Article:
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Nassau police officers pick their dogs for K-9 unit

A German shepherd tries out at a police

A German shepherd tries out at a police training center in Farmingdale to become one of the four new members of the Nassau County Police Department's K-9 Unit. Credit: Howard Schnapp

The Nassau County Police Department picked its newest group of rookies Monday.

But they didn’t take the civil service test.

An elite group of 11 male German shepherds tried out to join the force Monday, undergoing a day of rigorous testing in which police trainers gauged their reaction to several scenarios, including physical aggression, the sound of gunshots and walking on surfaces such as metal grates.

By day’s end, the department’s police dog trainers chose four new pups — Alex, Gero, Aron II and Aron III, who will get renamed — to undergo seven months of intensive training before joining the department’s K-9 Unit.

Acting Police Commissioner Thomas Krumpter and County Executive Edward Mangano were among the officials who greeted the year-old pooches at a police training facility in Farmingdale, where the dogs fetched balls and a wallet and panted excitedly before a phalanx of news cameras.

“We want the hunt in the dog,” said Lt. Terence Loughlin, commanding officer of the K-9 Unit.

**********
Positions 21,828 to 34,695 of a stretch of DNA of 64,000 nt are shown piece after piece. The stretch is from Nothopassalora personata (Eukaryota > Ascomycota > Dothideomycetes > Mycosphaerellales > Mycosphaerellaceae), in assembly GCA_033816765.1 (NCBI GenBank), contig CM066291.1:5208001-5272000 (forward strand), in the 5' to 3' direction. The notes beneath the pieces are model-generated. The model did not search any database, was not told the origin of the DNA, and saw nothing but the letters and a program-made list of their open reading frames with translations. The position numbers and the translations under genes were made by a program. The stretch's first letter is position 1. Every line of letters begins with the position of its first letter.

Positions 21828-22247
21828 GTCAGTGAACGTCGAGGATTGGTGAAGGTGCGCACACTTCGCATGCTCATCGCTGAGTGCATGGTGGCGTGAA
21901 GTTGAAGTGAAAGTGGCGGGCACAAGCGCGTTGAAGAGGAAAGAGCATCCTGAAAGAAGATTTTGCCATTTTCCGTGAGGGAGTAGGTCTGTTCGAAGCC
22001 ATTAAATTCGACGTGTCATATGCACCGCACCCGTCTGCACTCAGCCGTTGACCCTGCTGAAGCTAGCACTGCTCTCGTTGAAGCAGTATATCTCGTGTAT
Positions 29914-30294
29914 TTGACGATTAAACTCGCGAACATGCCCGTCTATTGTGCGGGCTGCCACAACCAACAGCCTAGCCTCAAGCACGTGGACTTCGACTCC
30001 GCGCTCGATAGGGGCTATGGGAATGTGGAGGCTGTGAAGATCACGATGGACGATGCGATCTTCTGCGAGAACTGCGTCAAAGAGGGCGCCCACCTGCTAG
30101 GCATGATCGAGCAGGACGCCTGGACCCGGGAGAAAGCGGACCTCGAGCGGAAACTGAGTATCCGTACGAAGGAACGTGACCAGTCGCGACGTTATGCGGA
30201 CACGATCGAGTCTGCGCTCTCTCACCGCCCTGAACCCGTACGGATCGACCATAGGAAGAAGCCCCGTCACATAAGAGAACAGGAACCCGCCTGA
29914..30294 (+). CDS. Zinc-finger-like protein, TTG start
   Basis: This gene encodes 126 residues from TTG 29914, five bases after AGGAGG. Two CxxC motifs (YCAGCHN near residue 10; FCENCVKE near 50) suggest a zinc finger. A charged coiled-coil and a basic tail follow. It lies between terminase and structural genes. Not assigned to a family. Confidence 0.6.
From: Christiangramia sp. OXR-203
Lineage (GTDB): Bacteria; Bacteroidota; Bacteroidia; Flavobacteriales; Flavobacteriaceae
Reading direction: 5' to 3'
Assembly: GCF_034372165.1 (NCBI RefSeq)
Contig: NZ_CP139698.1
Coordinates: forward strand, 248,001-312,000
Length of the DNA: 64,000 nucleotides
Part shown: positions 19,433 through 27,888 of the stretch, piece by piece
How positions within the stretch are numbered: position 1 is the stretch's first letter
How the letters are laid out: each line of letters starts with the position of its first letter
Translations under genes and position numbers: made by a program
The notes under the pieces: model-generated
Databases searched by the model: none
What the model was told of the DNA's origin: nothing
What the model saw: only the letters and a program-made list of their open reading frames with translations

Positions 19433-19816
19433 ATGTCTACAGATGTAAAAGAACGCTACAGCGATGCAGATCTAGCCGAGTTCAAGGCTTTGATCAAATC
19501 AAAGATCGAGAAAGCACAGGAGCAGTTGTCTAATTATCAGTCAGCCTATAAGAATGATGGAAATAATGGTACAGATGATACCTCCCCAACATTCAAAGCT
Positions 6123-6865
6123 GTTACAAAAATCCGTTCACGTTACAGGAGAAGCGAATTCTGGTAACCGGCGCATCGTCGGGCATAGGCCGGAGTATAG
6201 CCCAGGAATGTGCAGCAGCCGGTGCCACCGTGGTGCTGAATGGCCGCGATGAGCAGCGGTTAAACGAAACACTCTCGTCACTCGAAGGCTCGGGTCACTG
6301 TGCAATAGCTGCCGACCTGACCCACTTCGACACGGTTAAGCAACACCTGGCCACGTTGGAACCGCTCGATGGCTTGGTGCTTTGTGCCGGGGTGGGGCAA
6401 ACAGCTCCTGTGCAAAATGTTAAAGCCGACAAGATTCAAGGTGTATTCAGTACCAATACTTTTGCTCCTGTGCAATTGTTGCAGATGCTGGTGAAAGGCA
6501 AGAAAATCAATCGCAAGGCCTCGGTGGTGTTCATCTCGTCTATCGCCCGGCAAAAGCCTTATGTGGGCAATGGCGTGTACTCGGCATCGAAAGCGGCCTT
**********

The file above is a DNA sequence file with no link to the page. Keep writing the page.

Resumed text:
“If the dog is going after somebody that doesn’t want to be arrested, a lot of times those people are going to resist and fight with that dog. So we’re going to see how the dog reacts to physical pressure on him by a handler. We want the alpha dog, the dog that’s going to stand his ground.”

Gero, a 14-month-old who earned a spot on the Nassau force, bounded onto a grassy field, pulling hard on his black leash.

“Good boy!” Loughlin told the dog as he successfully fetched a ball.

Police Officer Christopher Peters, a head trainer in the K-9 Unit, helped select the dogs.

The father of four sons has three dogs at home, including his own working K-9, Kai, who does bomb detection work and has been on the job for three years. His retired K-9 Duke is 14.

Also at home is his wife’s Maltese, Sparky.

“He’s the boss,” Peters said of the Maltese.

Peters said Kai, who works with the Arson Bomb Squad, is a sweetheart at home.

“They know their place,” he said. “My kids can put him in a head lock and pull his tail and he will just run around and play with them.”

But at work, he’s in “four-paw drive,” Peters said.

The four dogs, who were bred as working dogs in Europe, were purchased from Shallow Creek Kennels Inc. of Sharpsville, Pennsylvania, Loughlin said. Each dog cost $9,000.

Two of the dogs were paid for with funds donated to the Nassau County Police Foundation, said chairman Eric Blumencranz. Foundation board members Linda Kaplan, of Commack, and Mario Doyle, of Valley Stream, made the donations.

Each will be allowed to name a dog.

Kaplan already has her dog’s moniker selected: Seren, the rank of captain in the Israeli Defense Force.

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